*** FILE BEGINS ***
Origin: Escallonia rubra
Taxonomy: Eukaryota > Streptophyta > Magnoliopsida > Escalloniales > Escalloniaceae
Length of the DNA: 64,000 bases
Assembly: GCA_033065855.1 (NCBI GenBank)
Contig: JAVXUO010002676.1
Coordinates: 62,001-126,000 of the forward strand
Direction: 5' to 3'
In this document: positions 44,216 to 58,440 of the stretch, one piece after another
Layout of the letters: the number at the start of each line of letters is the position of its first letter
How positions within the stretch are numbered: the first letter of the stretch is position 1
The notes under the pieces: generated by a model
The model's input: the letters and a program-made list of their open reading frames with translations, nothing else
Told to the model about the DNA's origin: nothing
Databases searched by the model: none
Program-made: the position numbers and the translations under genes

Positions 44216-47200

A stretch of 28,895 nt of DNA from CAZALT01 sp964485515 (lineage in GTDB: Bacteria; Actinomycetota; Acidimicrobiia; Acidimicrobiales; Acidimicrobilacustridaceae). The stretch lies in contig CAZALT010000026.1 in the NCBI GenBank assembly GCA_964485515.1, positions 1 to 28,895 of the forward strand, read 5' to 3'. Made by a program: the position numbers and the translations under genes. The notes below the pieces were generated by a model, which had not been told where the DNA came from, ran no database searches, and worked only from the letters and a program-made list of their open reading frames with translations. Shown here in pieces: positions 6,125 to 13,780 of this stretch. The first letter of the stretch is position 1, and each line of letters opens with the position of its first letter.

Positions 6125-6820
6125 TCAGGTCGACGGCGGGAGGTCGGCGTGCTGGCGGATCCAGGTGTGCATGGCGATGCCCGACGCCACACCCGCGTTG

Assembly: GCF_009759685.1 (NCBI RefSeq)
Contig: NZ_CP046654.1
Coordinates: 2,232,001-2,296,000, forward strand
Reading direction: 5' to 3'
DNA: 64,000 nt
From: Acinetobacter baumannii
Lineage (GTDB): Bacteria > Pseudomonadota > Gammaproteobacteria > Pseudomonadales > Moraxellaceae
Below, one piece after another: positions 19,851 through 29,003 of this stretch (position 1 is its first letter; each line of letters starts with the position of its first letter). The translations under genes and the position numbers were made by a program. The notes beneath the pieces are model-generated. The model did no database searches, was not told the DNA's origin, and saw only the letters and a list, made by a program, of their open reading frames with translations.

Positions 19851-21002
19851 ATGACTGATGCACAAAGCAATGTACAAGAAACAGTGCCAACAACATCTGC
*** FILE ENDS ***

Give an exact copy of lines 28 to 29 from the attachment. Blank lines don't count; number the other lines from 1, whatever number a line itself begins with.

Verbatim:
Positions 19851-21002
19851 ATGACTGATGCACAAAGCAATGTACAAGAAACAGTGCCAACAACATCTGC